To Stop Wasting Heartbeats

delhi pollution

“At present, virtually all schools are preparing students for a future which will be unrecognizable, not acknowledging the social or environmental ‘deadlines’ that will dominate their lives.” — One of the author’s home schooled teens

Malaria kills one child every 30 seconds, about 3000 children every day. Over one million people die from malaria each year, mostly children under five years of age, with 90 per cent of malaria cases occurring in Sub-Saharan Africa. An estimated 300-600 million people suffer from malaria each year. According to estimates by WHO and UNAIDS, 36.7 million people were living with HIV globally at the end of 2016. That same year, some 1.8 million people became newly infected, and 1 million died of HIV-related causes. In 2016, 10.4 million people around the world became sick with TB disease. There were 1.7 million TB-related deaths worldwide. TB is a leading killer of people who are HIV infected. A total of 9,272 TB cases (a rate of 2.9 cases per 100,000 persons) were reported in the United States in 2016.

More people die from pollution every year than all three of the diseases above combined. In fact, three times as many deaths can be attributed to pollution annually, and that’s to say NOTHING about the suffering short of death that goes on daily. That’s documented definitively by Lancet as per a Guardian Monbiot article which addresses System Failure today.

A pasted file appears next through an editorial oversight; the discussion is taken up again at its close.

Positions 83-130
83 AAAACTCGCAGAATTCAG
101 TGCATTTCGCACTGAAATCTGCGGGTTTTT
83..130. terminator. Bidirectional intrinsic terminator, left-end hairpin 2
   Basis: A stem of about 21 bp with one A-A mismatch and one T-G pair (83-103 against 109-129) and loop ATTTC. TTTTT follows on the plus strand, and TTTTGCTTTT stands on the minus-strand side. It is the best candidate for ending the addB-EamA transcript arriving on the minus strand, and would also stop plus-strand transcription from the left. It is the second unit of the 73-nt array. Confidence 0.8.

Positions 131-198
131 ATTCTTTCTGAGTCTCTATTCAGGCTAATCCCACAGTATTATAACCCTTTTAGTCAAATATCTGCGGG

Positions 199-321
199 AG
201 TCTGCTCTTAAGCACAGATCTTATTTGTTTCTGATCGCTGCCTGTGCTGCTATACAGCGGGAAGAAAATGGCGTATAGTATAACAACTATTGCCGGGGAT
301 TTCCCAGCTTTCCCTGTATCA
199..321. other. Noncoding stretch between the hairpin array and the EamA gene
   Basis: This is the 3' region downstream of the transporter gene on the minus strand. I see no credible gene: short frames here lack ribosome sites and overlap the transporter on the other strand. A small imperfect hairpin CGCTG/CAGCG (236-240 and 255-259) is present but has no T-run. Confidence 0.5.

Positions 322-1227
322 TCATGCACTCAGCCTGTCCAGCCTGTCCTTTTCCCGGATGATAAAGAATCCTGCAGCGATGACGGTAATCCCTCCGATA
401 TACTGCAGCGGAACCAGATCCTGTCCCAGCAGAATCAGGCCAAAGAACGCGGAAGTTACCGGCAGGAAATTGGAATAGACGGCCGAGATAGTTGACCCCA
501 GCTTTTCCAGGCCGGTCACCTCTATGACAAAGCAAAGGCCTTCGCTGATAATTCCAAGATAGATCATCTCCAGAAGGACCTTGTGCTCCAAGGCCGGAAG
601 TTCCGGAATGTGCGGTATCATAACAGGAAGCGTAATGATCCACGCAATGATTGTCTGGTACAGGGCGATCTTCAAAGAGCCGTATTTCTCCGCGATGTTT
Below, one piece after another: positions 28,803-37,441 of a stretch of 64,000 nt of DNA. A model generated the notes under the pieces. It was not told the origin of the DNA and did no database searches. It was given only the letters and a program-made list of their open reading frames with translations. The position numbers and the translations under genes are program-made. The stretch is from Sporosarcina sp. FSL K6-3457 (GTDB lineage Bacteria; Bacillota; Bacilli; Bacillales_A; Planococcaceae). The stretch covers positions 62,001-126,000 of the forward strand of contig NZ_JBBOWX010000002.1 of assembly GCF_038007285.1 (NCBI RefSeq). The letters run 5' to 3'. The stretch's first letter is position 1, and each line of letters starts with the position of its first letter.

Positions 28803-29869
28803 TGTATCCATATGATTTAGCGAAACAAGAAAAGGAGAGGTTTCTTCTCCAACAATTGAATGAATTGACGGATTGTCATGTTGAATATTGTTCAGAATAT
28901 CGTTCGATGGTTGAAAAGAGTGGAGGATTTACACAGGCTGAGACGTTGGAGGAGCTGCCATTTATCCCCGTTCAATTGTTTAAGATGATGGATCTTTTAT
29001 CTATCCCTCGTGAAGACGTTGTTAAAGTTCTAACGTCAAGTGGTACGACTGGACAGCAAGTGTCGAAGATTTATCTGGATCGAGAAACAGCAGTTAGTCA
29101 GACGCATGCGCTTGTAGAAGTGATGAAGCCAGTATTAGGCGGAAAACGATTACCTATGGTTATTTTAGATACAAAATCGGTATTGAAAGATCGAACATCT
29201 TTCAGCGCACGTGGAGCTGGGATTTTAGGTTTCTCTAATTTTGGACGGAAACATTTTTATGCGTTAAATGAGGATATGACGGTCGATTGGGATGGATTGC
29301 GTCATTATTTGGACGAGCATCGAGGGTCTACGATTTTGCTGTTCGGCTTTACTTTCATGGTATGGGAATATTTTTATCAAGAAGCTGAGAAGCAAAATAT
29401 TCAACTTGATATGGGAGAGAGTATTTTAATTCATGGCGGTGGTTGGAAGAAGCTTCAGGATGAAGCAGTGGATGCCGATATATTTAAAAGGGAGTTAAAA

And so I ask you, teacher… parent… government official… concerned citizen, how are our schools operating any differently than they used to… when you were taught in your formative years? What significant changes have taken place in educational institutions across the board on any level since you were a student? The answer has to be not much, I’m sure.

Pollution present at the moment is one thing, as it gets worse daily all across the planet. But then there are other considerations, like the fact that it could get immeasurably worse overnight if a nuclear weapon or two were detonated.

This isn’t another alarmist article. Nor is this a piece created to pound my chest and scream to readers: “Look and see what know that you don’t know.” Nor is it anything that has anything to do with getting you to care more in general.

My article is designed to do one simple very specific thing. That is — as an educator — I’d like you to take very practical action. I ask you to get with local teachers and administrators and counselors connected with nearby educational institutions and push their envelopes respecting the collective situation that we’re in regarding our collective crises. To do what you can to get them to revise their agendas post haste. To delete what’s obsolete.

To stop wasting heartbeats.

Rachel Olivia O’Connor is a member of the Oxman Collective. She can be reached at [email protected]




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